The real adventure of photography is being passionate about creating images that reflect your view of the world, not the repetition of someone else’s ideas. To produce great images, you’ll sometimes have to brave the elements. Are you ready to take your camera out of its case and drag it out into the rain or snow; to get up in the middle of the night to make images of the sunrise? Will you miss dinner for a beautiful sunset? Would you sacrifice a good night’s sleep for a shot in the dark? Will you shiver on a cold winter’s night?
Photographing the elements can be a humbling experience. Mother Nature unleashes incredible powers, dwarfing humankind with her fury. If you have been caught in a heavy cloudburst, a fierce windstorm, hailstorm, near a hurricane, in the path of a tornado, a desert sandstorm, a blizzard, or soaked by a thunderstorm with deadly lightning striking around you, you know the feeling I’m talking about. In cases like this, there seems to be nothing you can do except wait it out. Maybe not. You could be making photographs while you wait.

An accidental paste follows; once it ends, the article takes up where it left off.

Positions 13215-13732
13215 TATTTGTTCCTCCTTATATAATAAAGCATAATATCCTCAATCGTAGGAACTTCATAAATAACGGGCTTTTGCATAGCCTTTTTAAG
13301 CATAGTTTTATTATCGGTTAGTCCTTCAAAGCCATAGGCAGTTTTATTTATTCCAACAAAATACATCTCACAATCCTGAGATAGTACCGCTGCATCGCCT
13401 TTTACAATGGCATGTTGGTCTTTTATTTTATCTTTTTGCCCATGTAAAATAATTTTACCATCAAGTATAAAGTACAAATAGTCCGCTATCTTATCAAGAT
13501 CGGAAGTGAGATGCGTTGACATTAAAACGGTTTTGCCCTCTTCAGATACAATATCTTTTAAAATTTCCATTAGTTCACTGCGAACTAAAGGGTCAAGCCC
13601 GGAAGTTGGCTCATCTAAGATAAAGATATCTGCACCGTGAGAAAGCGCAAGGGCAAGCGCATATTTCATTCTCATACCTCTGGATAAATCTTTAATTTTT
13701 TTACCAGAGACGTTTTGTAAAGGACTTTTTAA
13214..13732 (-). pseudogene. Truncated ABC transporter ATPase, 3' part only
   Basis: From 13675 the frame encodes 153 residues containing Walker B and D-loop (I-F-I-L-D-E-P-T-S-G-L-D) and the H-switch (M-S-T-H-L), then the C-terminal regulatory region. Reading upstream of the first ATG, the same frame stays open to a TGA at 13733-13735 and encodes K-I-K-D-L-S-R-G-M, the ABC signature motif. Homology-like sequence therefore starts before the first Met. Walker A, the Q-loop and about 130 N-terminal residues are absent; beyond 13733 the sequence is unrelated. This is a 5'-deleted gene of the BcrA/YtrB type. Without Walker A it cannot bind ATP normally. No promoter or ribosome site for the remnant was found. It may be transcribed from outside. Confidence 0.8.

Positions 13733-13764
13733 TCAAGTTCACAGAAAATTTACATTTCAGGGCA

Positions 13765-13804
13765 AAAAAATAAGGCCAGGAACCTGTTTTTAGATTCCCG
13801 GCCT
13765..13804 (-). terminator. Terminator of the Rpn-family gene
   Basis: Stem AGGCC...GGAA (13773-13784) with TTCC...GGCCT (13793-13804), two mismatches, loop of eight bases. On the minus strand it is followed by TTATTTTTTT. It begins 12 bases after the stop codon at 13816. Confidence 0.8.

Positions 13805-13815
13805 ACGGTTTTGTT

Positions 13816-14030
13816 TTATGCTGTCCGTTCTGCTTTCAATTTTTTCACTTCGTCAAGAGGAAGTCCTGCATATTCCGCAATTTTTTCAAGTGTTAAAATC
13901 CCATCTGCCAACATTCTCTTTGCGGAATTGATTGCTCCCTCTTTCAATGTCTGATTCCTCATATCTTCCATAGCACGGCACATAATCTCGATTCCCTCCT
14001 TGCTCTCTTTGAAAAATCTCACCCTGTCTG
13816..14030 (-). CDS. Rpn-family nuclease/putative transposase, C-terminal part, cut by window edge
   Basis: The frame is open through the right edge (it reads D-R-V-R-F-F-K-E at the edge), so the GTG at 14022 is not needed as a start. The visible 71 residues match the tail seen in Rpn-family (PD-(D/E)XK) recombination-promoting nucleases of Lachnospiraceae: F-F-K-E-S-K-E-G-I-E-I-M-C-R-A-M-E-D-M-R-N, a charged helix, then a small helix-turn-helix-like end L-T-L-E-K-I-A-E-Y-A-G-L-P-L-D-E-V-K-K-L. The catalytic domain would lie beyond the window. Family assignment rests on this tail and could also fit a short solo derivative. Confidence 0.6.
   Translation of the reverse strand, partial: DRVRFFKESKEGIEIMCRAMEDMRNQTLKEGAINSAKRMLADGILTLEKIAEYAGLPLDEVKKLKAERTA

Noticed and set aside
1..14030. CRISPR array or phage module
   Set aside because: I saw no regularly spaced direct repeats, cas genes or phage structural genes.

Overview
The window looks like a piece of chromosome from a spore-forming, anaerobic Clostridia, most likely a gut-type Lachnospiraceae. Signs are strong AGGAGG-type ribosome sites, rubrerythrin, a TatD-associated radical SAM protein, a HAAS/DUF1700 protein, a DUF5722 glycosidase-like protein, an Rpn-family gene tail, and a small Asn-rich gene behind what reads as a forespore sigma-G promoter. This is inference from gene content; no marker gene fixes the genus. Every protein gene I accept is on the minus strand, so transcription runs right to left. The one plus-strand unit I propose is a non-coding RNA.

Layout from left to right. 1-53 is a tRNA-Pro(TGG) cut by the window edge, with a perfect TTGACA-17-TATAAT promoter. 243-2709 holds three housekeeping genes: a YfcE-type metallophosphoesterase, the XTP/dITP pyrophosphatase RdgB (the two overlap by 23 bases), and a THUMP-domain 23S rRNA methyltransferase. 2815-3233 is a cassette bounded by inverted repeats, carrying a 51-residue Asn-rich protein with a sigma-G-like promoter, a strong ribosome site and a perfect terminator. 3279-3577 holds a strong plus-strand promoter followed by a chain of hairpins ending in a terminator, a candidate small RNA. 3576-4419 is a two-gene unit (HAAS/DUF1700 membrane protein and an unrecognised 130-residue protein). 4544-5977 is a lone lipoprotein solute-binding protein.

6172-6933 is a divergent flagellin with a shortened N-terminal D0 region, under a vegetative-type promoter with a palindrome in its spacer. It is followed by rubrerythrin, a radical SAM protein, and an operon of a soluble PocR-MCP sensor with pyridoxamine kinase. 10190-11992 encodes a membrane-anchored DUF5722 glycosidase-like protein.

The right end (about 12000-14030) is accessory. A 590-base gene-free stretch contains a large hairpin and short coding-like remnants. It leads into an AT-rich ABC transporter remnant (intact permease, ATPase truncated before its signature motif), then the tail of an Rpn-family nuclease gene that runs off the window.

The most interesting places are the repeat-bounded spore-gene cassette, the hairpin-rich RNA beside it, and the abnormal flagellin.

The elements provide the backdrop and subject matter for many photographs. To capture these images, a photographer must be willing to uncover his or her precious camera and risk getting it wet. Modern cameras are well sealed and a little bit of rain or snowfall won’t penetrate their interiors. Of course, you’ll need to take a few precautions to protect your camera between exposures. Your can tuck the camera inside your coat, put a plastic bag over it, or place it back inside a waterproof camera bag. Under these kind of conditions, you won’t melt and neither will your camera.
Comment: For some reason, infrared images like the above seem to be more sensitive to lens flare than those made with visible light. I’m sure one of my physicist-readers knows why and if you’d care to share that information with this blog’s readers, please send me a note via the Contact button above.